Around half of Germany’s casinos are state-owned while the other half are owned by a combination of private and public enterprises.
Germany’s casino earnings topped €660m in 2016, €19m higher than in 2015, despite the closure of a handful of casinos in recent years.
Although Germany carries some of the highest gaming tax burdens in Europe, it is still the fourth highest earner in terms of revenue in the continent.
With just 66 casinos now in operation, players made 5.5m visits to German casinos in 2016, 200,000 fewer than in 2013 and a decline of nearly two percent.
Employment across the casino industry has remained largely static. Just 85 jobs have been shed since 2013, bringing the number of full-time staff employed by the sector to 5,000 in 2016.
At the same time casinos have faced smoking bans, restrictions on advertising, more stringent ID verification processes and the denial of ATM cash access for players, along with new identification requirements to combat money laundering.
In early 2016, the state of Hesse put forward a draft bill to legalise online casino and poker, combat widespread unlicensed online offers and generate additional tax revenue, but it was struck down in the courts.
Attempts to agree an Interstate Treaty on Gambling have continually stalled by similarly obstructive disagreements between the German government and individual states.
Germany’s land-based casinos today abide by a wide range of legal requirements with regard to player protection measures, ranging from strict registration and identification procedures to the establishment of player protection concepts.
Casino employees participate in regular training and the casinos themselves comply with responsible advertising controls and anti-money laundering measures.
The German casinos originally initiated and established all player protection measures contained in the Gambling Law (esp. Interstate Treaty), specifically the social concept requirement and the joint client exclusion system.
The Interstate Treaty requires licence applicants to submit a player protection concept (so-called “social concept”) in which they outline how they will guarantee a high level of player protection, in particular by means of early diagnosis and prevention.
They are also required to provide information and warnings on the addiction risks of gambling and on the probabilities of possible wins and losses. Together land-based casinos also operate a joint client exclusion system that applies across the industry.
Casino licence holders are required to develop and document individual programmes for player protection, which incorporate records of staff training and interviews with vulnerable players.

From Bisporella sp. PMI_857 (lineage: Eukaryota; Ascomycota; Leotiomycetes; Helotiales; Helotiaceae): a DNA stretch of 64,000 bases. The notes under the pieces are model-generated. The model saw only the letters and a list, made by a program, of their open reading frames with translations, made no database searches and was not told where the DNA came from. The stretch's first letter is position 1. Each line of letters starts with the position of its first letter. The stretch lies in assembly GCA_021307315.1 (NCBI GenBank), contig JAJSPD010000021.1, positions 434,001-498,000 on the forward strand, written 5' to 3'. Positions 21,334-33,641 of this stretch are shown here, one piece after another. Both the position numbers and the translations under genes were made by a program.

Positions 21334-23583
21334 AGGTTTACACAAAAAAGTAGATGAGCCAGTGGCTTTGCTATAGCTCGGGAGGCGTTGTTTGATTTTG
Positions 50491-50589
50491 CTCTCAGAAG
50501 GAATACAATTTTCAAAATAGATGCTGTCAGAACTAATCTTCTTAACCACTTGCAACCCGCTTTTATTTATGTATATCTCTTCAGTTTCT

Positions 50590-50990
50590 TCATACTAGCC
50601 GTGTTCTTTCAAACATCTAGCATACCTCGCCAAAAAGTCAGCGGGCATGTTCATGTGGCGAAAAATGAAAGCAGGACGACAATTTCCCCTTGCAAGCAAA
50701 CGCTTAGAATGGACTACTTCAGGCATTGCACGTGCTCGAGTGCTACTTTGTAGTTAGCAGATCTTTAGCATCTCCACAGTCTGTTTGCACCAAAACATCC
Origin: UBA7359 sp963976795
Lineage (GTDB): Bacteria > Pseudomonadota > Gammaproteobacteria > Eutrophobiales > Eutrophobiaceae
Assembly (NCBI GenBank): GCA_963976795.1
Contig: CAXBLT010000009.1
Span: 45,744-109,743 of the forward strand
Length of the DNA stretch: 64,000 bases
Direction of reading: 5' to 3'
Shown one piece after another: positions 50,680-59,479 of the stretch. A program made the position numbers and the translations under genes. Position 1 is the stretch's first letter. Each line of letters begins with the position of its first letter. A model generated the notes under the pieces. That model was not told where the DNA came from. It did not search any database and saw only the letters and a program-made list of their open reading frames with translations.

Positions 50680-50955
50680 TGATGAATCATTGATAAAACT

The exclusion of gamblers can take place either at the request of the player, at the initiative of casino operators, or by third parties that are directly involved. The ban lasts at least one year.
After this period the player can make a written request to lift the ban. Operators can be held liable for losses if they fail to prevent vulnerable players from playing.
Self-exclusion forms are available at every German casino. Furthermore, many casino operators offer these forms on their websites. A self-exclusion in any of the licensed German casinos will result in a ban for all the licensed German casinos.
All licensed operators are obliged to control access to slots and table gaming areas to ensure that self-excluded gamblers are not permitted to play.
The participation of minors in gambling is forbidden. Although generally players should be at least 18 years of age, some state casino laws require players to be at least 21 years of age.
Support for problem gamblers: Evangelische Gesellschaft Stuttgart e.V. & Universitätsmedizin Mainz
Legal Gambling Age: 18 Years Old
Smoking Ban: YES, NO, RESTRICTED TO SPECIFIC AREAS
Terrestrial: Multiple licences (not capped).
Online: Prohibited but without enforcement so, in practical terms, unregulated
Terrestrial:Table games, card games or roulette-based games, slot machines.
Terrestrial:Casinos are licensed and regulated by the state in which they are situated.
Size of Illegal Gambling Market:State authorities estimate the 2015 gross gaming revenues from illegal casino games and online poker to be €885m (Source: Jahresreport 2014 der Glücksspielaufsichtsbehörden der Länder, 22.12.2015).
The size of the total illegal gambling market in Germany is estimated by various studies to be €4 to €22bn (Source: Reeckmann, Illegal gambling – Need for research and action, ZfWG, European Journal of Gambling Law, 2015, p. 106).
Market Protection Measures / Tools to Tackle Illegal Gambling:Local authorities may ban illegal online and poker games at an ISP level by issuing an order. Advertising and payment blocking tools are also permitted but rarely used.
Currency : Euro
(Source:The World Bank)
GNI (2014, Local Currency, Millions): 29,02,913
Internet Penetration (Internet Users):86.2%
(Source: The World Bank)
Mobile Penetration (Mobile Cellular Subscriptions): 120%
(Source: The World Bank)
Doing Business Ranking (June 2015):15
(Source: World Bank Group)
Last Updated: August 2017